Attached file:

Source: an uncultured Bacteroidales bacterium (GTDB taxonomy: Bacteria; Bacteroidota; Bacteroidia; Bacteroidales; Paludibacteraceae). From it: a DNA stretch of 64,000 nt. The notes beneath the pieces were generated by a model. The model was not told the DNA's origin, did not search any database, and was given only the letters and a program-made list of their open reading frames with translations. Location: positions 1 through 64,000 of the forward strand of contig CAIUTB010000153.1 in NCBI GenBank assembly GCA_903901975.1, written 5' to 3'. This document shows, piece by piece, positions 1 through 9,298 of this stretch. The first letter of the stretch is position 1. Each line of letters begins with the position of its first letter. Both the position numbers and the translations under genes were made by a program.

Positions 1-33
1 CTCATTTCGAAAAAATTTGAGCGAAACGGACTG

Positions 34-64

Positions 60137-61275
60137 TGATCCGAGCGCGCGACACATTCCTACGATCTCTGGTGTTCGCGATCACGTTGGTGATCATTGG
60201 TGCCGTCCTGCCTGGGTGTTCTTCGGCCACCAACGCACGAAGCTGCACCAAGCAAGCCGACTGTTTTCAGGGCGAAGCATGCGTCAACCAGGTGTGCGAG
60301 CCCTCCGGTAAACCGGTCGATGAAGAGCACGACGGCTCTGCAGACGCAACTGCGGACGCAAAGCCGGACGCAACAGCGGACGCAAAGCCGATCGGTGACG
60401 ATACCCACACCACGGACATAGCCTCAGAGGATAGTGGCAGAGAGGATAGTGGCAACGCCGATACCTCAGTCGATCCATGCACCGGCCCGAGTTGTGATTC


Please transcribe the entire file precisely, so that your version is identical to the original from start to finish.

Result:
Source: an uncultured Bacteroidales bacterium (GTDB taxonomy: Bacteria; Bacteroidota; Bacteroidia; Bacteroidales; Paludibacteraceae). From it: a DNA stretch of 64,000 nt. The notes beneath the pieces were generated by a model. The model was not told the DNA's origin, did not search any database, and was given only the letters and a program-made list of their open reading frames with translations. Location: positions 1 through 64,000 of the forward strand of contig CAIUTB010000153.1 in NCBI GenBank assembly GCA_903901975.1, written 5' to 3'. This document shows, piece by piece, positions 1 through 9,298 of this stretch. The first letter of the stretch is position 1. Each line of letters begins with the position of its first letter. Both the position numbers and the translations under genes were made by a program.

Positions 1-33
1 CTCATTTCGAAAAAATTTGAGCGAAACGGACTG

Positions 34-64

Positions 60137-61275
60137 TGATCCGAGCGCGCGACACATTCCTACGATCTCTGGTGTTCGCGATCACGTTGGTGATCATTGG
60201 TGCCGTCCTGCCTGGGTGTTCTTCGGCCACCAACGCACGAAGCTGCACCAAGCAAGCCGACTGTTTTCAGGGCGAAGCATGCGTCAACCAGGTGTGCGAG
60301 CCCTCCGGTAAACCGGTCGATGAAGAGCACGACGGCTCTGCAGACGCAACTGCGGACGCAAAGCCGGACGCAACAGCGGACGCAAAGCCGATCGGTGACG
60401 ATACCCACACCACGGACATAGCCTCAGAGGATAGTGGCAGAGAGGATAGTGGCAACGCCGATACCTCAGTCGATCCATGCACCGGCCCGAGTTGTGATTC